noun (plural estuaries)
- The turtles spend most of their lives in mangrove-lined tidal estuaries, where rivers flow into the sea.
- It is a land of undulating hills and hollows, dips and drumlins, rivers, inlets, estuaries and lakes, dotted with homes and barns.
- The Hiberno-Norse towns were all located at trans-shipment points on the upper tidal estuaries of the larger Irish river systems.
- Example sentences
- Although there were only a limited number of estuarial harbours capable of sheltering a large fleet, successful landings were frequent.
- But not every pier is worth diving; boat traffic, access, fishing lines, current, estuarial visibility and concrete constructions defy divers, however promising they might seem from above.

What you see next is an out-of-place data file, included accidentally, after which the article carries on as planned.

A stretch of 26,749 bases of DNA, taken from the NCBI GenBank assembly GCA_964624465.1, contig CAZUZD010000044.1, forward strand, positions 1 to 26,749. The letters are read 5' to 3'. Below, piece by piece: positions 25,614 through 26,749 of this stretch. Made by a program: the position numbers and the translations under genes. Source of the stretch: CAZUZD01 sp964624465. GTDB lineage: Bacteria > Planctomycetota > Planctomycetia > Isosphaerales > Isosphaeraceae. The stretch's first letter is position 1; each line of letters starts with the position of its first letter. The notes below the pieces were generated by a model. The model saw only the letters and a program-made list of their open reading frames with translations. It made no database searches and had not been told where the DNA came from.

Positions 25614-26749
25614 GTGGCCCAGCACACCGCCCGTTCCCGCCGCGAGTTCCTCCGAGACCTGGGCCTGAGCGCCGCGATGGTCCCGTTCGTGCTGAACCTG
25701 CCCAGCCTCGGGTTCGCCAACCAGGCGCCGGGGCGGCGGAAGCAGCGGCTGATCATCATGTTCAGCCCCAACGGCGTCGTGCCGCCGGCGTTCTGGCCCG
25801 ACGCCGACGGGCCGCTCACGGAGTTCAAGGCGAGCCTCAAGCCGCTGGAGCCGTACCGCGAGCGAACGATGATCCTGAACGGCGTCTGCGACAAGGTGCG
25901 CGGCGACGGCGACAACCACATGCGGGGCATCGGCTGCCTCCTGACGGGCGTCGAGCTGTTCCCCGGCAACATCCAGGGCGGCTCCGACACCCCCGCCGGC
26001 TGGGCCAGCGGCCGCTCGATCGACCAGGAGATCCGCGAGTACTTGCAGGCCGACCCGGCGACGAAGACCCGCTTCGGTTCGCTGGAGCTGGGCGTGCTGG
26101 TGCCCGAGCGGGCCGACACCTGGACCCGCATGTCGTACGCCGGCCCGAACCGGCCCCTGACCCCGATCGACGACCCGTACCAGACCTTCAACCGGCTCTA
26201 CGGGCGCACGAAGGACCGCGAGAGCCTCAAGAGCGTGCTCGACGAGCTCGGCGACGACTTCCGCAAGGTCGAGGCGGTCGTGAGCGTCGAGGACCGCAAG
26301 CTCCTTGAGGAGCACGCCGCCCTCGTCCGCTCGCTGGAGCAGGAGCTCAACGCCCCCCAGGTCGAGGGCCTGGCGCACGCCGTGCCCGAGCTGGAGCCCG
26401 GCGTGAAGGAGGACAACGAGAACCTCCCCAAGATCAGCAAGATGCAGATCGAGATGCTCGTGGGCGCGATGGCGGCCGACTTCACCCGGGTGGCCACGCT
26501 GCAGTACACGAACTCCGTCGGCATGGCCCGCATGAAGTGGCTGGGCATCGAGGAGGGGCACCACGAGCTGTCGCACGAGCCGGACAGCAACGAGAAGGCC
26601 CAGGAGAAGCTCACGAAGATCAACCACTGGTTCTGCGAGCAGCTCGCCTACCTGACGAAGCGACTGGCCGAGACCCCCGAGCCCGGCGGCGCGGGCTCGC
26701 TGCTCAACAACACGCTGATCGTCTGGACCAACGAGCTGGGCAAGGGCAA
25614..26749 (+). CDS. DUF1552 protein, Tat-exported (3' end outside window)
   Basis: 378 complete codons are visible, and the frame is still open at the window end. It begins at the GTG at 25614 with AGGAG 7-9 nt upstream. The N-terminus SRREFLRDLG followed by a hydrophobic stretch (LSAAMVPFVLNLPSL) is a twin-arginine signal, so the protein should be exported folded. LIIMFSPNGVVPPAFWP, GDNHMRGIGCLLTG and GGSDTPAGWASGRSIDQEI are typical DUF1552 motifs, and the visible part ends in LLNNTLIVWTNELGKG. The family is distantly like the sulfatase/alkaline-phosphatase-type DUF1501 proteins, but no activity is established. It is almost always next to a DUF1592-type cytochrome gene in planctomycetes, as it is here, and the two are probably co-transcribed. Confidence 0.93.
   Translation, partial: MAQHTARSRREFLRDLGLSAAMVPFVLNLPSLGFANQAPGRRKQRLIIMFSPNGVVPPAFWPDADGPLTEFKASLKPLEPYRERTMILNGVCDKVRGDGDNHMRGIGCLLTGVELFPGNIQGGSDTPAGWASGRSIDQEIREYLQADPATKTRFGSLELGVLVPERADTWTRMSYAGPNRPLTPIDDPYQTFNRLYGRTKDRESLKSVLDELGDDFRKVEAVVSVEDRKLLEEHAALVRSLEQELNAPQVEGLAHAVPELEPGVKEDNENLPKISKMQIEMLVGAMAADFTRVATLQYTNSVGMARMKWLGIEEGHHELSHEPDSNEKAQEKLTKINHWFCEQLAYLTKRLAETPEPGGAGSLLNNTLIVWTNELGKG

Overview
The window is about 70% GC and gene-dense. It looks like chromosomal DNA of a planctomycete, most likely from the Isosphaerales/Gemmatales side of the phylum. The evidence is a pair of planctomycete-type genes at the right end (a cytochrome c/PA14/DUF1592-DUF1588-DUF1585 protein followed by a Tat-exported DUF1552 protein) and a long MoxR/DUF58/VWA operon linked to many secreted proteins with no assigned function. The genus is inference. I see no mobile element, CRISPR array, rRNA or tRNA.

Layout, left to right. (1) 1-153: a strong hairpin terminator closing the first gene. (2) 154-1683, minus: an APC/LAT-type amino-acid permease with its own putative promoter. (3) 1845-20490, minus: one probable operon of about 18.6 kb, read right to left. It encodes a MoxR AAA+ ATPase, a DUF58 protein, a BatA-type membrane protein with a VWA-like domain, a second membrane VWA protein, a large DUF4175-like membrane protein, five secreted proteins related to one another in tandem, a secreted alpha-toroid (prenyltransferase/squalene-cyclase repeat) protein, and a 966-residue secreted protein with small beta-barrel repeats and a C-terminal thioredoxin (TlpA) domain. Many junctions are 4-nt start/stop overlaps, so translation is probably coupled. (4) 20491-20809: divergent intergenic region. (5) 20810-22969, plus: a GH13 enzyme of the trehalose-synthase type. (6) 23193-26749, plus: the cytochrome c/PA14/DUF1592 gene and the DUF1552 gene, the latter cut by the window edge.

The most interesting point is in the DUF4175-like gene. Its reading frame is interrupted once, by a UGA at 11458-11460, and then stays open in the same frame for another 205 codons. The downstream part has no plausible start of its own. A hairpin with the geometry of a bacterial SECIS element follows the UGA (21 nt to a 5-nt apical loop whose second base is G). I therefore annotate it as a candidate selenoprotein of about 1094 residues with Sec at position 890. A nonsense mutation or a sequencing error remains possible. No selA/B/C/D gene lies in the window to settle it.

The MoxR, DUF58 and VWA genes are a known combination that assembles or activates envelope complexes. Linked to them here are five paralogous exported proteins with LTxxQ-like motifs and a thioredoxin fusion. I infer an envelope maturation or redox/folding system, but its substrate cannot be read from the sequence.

- You'd have to point to the staggering environmental cost of this development, the degradation of almost every aspect of life - air, water, estuarial life, forestry, grasslands.
- Example sentences
- The bogs, fens, and estuarine marshes in the Lower Fraser Valley and Fraser Delta of British Columbia support large vegetable-growing operations.
- Ashtamudi Wetland, the extensive estuarine system that is the second largest in Kerala State, is of extraordinary importance, according to experts.
- Threats to this fish include overfishing, pollution of coastal waters, and loss of wetland and estuarine habitats.
Mid 16th century (denoting a tidal inlet of any size): from Latin aestuarium 'tidal part of a shore', from aestus 'tide'.
This was originally a tidal inlet of any size. The source is Latin aestuarium ‘tidal part of a shore’ from aestus ‘tide’. The term Estuary English was coined by David Rosewarne in 1984 for an accent which developed along the Thames Estuary from London English and which has rapidly become the dominant urban accent in southern England.
For editors and proofreaders
Line breaks: es¦tu|ary
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